Reconstructive breast surgery: 3 things to consider
10/19/2015 3:19 PM
One of the biggest decisions a woman with a breast cancer diagnosis will face is in regards to reconstructive surgery. Some cancers are treatable with just an incision (plus or minus chemotherapy and radiation). These “breast saving surgeries” are often feasible, and even a fraction of those patients end up with some level of reconstruction.
Each woman must make the choice that’s best for her. There are three important factors to think about when considering reconstruction.
1. What are the odds of the cancer coming back?
I usually encourage a mastectomy if there’s a strong family history or a positive gene that causes concern for the cancer progressing later or being present in the other breast.
2. What are your limitations?
Each method of reconstruction requires time for healing. In fact, more often than not, breast reconstruction is a series of two or three surgeries. Consider your life situation. Do you have a support system to help you through the process? The more stress you have after surgery, the more difficult your recovery will be.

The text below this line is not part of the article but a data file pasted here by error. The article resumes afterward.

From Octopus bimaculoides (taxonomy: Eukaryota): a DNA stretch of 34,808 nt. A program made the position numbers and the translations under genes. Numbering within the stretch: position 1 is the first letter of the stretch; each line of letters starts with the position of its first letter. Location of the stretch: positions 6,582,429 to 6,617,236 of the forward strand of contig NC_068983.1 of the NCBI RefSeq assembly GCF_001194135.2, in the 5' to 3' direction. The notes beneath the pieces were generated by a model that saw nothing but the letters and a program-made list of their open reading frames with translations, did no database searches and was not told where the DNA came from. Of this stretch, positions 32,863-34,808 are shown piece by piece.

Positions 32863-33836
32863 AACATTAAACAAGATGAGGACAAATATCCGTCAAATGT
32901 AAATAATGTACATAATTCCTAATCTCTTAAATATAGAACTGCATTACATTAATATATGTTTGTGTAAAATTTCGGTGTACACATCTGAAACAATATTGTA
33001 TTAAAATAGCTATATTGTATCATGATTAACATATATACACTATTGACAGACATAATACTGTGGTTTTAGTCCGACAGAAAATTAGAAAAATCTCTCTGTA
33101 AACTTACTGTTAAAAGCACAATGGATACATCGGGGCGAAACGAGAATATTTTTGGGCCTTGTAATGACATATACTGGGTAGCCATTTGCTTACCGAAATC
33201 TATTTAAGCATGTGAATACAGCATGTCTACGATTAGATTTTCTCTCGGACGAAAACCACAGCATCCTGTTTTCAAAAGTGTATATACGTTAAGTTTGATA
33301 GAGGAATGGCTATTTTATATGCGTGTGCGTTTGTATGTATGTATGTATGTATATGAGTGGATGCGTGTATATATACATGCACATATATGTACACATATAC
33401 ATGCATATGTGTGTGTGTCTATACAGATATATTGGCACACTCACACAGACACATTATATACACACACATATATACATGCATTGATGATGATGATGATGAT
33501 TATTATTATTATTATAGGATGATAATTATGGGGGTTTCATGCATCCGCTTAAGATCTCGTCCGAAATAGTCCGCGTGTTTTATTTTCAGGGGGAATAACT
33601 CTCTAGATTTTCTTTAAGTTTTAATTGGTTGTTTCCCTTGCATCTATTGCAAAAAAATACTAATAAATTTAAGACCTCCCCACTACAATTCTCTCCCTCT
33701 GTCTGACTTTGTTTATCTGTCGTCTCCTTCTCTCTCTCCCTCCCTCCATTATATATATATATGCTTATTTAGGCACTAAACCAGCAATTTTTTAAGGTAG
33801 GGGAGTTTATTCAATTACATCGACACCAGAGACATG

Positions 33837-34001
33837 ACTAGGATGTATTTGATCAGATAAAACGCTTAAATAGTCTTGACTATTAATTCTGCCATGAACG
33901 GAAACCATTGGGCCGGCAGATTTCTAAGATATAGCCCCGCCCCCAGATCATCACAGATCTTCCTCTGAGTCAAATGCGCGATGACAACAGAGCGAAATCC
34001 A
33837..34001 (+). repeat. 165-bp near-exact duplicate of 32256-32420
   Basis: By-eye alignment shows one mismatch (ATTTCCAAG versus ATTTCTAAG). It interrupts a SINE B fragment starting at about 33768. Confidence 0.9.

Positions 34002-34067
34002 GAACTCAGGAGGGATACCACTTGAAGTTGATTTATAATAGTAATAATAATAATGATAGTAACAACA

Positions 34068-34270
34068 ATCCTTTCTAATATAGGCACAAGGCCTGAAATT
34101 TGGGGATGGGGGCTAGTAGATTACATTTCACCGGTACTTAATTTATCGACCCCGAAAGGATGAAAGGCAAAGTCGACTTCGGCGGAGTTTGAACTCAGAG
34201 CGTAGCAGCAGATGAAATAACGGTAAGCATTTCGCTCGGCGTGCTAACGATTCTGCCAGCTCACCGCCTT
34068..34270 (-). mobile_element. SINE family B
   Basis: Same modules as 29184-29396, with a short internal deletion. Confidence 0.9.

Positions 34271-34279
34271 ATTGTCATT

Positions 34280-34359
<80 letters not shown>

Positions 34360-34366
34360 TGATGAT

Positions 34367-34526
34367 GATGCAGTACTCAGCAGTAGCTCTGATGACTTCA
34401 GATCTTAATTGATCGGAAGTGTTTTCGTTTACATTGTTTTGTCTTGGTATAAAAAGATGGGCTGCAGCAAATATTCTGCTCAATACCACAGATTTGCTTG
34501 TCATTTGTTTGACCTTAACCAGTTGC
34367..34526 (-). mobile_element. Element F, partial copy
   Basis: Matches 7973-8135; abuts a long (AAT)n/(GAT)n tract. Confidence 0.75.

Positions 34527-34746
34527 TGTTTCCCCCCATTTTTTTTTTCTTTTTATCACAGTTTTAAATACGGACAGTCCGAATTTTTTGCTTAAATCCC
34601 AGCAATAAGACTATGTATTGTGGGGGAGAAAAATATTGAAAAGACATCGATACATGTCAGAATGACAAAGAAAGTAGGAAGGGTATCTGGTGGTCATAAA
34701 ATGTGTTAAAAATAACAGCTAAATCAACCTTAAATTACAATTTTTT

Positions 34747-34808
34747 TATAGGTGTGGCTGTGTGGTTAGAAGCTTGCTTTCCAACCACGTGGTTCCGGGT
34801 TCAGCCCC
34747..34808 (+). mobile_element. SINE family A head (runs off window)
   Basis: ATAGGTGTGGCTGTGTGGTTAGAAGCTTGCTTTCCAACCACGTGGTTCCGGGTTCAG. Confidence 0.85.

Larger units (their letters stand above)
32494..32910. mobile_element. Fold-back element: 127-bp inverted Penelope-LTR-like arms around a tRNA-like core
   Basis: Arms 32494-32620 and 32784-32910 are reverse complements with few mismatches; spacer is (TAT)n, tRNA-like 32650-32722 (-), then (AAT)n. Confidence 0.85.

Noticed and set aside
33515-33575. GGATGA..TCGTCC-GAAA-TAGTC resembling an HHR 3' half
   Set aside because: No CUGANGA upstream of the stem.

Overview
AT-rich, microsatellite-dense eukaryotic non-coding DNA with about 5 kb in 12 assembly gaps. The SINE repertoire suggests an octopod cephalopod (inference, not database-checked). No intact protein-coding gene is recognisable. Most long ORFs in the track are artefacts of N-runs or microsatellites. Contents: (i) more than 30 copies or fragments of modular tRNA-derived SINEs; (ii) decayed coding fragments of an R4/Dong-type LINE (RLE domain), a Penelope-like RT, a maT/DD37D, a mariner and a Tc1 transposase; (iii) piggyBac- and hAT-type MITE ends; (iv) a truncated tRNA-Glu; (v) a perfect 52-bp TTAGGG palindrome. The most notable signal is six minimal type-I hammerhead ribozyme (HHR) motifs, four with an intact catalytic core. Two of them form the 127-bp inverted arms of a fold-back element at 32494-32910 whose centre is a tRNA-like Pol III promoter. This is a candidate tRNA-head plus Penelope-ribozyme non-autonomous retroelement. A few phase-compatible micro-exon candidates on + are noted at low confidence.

3. Are you against having foreign materials in your body?
I have patients who don’t want to have foreign objects in their body, opting to use their own tissue instead. Each method has its own risks. For example, implants can rupture and typically should be replaced every 10 years. On the other hand, there are size limitations with using tissue as well as a more intense recovery from relocating tissue from one spot of the body to another.
If you’d like to learn more about reconstructive surgery, visit liveoakaesthetics.com to schedule a consultation with Dr. Mohan.
About the Author:
Pradeep Mohan, MD, is a Board-Certified Plastics and Hand Surgeon at The Aesthetic Center at Live Oak Health Partners clinic in San Marcos, Texas. He is also fellowship trained in Hand and Reconstructive Microsurgery.